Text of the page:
I think of certain technical jargon as “magic” because its intended function doesn’t educate the audience and often acts as a curiosity stopper. I call these words Magic Words because you can substitute any magical term with the term “magic” and still walk away with the same level of understanding.

To use jargon and acronyms that people don’t understand can cause poor side effects. Using Magic Words can make people feel dumb for asking and mental models built on Magic Words as premises can be faulty and lead to errors. Read More

Back to Blogging

It’s been awhile since I actively sought out social media. I’ve been privately journaling for a while since 2014. I didn’t like the person I was becoming by putting my entire life on public display. When I used to write about my day-to-day life, I realized I was doing more expositional reporting than I was reflecting on my experiences. Journaling helped me become more comfortable writing down more honest, and sometimes even negative thoughts and gave me space to reflect on them privately.

But now I want to publicly write again. Here are some reasons. Read More

What 200 Hours Buys You

Today, I attended UC Berkeley’s Korean 10A class. Korean 10A is the 3rd level Korean class in UC Berkeley, and would normally require you to take 2 semesters of Korean classes at Berkeley (Korean 1A and Korean 1B), but I blew through both level’s material through the course of summer.

I started learning Korean at the beginning of summer. I had started taking classes at the local Korean community center in San Francisco. I started out in the introductory course, Introduction to Hangeul. By the end of summer, I had skipped four levels and finished the fifth level of Korean. How did I do it? Simple, I spent over 200 hours studying Korean. Read More

Lessons I Learned While Solo Backpacking Abroad

Lessons I Learned While Solo Backpacking Abroad

 

Context

Instead of attending my 6th semester at UC Berkeley. I decided to take a semester off to travel abroad. I have had whims of this nature every spring semester now since I’ve entered Berkeley. My freshman spring I did rejection therapy. My sophomore spring I decided to hit the gym. However, this year my sporadic nature came early. By mid-way of my Fall semester, I’ve already yearned to do something new. I’ve highlighted some of the reasons in a personal note I wrote in November.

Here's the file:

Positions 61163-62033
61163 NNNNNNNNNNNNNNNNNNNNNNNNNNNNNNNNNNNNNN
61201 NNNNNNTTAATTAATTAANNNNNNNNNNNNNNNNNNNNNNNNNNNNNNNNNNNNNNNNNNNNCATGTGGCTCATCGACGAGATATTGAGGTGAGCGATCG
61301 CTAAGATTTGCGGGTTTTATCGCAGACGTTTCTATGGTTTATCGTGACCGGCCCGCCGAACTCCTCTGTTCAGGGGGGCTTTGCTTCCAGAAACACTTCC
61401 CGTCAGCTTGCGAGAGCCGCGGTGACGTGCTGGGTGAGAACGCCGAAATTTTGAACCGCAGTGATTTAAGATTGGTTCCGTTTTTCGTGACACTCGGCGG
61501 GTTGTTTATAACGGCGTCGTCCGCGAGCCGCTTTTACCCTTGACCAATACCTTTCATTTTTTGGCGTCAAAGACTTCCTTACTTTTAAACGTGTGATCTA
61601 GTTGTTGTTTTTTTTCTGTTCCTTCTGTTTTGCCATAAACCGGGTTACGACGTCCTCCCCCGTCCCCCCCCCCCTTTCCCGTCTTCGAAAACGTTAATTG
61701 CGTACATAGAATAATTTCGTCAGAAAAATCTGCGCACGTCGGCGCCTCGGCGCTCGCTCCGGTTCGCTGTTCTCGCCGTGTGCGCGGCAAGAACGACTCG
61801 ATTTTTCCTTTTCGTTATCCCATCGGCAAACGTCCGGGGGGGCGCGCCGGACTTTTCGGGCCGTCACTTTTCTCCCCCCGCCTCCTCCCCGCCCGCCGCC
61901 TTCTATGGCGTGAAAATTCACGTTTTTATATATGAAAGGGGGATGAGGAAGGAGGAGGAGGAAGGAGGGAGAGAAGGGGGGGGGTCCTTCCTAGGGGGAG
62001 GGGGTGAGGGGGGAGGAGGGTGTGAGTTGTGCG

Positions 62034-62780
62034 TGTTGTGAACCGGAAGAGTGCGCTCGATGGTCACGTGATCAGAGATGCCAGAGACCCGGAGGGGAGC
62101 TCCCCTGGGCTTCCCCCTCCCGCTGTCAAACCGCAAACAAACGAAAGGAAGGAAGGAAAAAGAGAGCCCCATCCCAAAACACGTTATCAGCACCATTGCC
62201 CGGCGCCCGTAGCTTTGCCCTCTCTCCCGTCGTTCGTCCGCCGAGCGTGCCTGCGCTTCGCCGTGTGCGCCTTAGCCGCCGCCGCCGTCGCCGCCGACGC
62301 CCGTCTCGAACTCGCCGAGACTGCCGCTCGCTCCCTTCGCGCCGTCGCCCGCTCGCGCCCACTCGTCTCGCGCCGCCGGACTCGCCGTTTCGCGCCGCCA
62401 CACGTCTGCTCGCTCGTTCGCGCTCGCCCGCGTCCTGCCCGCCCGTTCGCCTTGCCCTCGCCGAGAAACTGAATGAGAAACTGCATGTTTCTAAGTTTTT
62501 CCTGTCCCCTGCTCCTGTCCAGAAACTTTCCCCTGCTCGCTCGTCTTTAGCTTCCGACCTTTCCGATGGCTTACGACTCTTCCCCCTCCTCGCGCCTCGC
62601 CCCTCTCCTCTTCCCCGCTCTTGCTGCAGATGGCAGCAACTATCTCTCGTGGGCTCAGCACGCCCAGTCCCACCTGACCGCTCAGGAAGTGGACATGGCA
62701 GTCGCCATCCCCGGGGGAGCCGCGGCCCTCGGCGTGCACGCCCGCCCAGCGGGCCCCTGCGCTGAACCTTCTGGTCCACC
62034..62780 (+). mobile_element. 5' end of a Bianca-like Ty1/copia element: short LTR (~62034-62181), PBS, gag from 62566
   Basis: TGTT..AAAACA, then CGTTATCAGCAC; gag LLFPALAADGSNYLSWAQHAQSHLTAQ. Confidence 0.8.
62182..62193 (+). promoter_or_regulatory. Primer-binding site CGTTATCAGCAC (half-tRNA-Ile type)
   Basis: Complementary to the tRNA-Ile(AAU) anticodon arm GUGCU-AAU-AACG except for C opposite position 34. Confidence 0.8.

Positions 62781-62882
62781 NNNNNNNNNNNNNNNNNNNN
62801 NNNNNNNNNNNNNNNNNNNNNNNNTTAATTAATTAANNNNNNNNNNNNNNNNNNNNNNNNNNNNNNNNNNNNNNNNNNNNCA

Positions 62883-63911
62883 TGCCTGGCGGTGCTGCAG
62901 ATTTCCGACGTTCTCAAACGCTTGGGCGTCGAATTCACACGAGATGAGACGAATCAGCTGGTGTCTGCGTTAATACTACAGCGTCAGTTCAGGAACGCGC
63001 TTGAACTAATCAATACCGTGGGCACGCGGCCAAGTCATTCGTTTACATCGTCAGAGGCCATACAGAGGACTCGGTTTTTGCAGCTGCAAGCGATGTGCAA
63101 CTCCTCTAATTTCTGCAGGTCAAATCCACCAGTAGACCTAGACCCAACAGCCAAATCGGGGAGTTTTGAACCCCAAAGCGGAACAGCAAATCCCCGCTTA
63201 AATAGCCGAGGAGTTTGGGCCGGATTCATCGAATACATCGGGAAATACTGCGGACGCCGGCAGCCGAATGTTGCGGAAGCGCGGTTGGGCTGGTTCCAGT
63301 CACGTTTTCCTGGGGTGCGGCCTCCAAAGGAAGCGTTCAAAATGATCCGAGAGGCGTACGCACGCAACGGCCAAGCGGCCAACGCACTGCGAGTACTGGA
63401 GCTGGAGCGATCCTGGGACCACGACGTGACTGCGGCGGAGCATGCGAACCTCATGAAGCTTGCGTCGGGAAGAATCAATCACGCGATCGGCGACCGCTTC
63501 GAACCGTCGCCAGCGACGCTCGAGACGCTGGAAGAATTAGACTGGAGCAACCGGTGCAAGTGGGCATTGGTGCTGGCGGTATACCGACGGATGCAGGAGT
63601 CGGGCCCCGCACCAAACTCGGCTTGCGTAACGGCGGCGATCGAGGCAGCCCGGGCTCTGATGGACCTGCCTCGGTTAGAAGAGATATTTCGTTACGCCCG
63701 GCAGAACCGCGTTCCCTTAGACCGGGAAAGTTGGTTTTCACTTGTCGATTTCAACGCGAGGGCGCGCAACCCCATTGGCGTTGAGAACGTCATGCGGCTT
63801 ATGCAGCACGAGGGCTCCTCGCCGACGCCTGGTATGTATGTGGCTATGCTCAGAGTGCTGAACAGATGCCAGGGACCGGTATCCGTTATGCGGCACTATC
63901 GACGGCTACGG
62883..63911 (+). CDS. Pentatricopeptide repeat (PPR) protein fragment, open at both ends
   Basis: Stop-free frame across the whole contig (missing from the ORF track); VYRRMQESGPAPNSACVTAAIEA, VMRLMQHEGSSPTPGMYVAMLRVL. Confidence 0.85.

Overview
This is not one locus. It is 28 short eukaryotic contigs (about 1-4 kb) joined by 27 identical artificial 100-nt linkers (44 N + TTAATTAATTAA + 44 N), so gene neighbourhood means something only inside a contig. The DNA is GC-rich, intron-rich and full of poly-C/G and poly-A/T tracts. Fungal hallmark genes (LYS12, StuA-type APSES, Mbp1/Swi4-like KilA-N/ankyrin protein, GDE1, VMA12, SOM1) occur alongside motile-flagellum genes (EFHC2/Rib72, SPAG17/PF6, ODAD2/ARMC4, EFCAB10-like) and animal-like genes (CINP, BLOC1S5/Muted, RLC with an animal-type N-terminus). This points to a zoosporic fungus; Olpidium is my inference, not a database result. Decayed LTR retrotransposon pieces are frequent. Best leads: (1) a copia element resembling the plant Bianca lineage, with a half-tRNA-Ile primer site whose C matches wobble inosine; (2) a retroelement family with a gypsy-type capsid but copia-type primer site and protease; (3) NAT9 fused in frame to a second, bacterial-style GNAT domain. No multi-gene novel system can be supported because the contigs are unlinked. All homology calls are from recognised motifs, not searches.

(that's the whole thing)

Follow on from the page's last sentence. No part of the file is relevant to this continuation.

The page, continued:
I started my journey in Taiwan. I went with two of my best friends. We explored Taiwan for 10 days before my friends headed back. I went to South Korea next, followed by Japan, taking a brief stop in Hong Kong, explored Southwestern China, journeyed through Vietnam, took a pit stop in Singapore, and eventually returned to Taiwan to relax for two weeks before heading back home. Besides Taiwan, all portions of my travel were solo backpacking, which meant I kept all my belongings in a 55 liter backpack. I stayed in hostels through the duration of the trip and booked transportation on the road. I made friends on the road but spent a large portion of my time alone. Now that my 111 days worth of traveling across Asia is over, here are some reflective points I came across. Read More

Why I Am Taking a Semester Off to Travel

Coming into Berkeley my freshman year, I would have never thought I would be taking a break from school. I was ecstatic to immerse myself in the environment of one of the best university in the world. I was gung-ho to make it the best experience of my life.

And yet, it has only been a month since I decided I wanted to take a semester break. I took some time to think about my decision, and ultimately decided this was for the best.

For those of you who wondered why I’m making this jump, let me enumerate my reasons. Read More

How to Keep Your Friends

Table of Contents

How to Keep Your Friends

Summary

Part 1: Building a Great Network

Structural Analysis of One’s Social Network

The Environment Factor

How to Be a Good Friend

Starting with Generosity

Building Trust

Showing Gratitude

Establish Relevancy

Part 2: Planning Social Interactions

Planning a Date

On Spontaneity

Argument for 1-on-1 interaction

If you must go threesome or more

Post Date Procedures

Handing Out Rejection

Part 3: Increasing Your Collision Rate

Liking Their Facebook Posts

Offering Help

Asking for Help

Asking Them For Advice Read More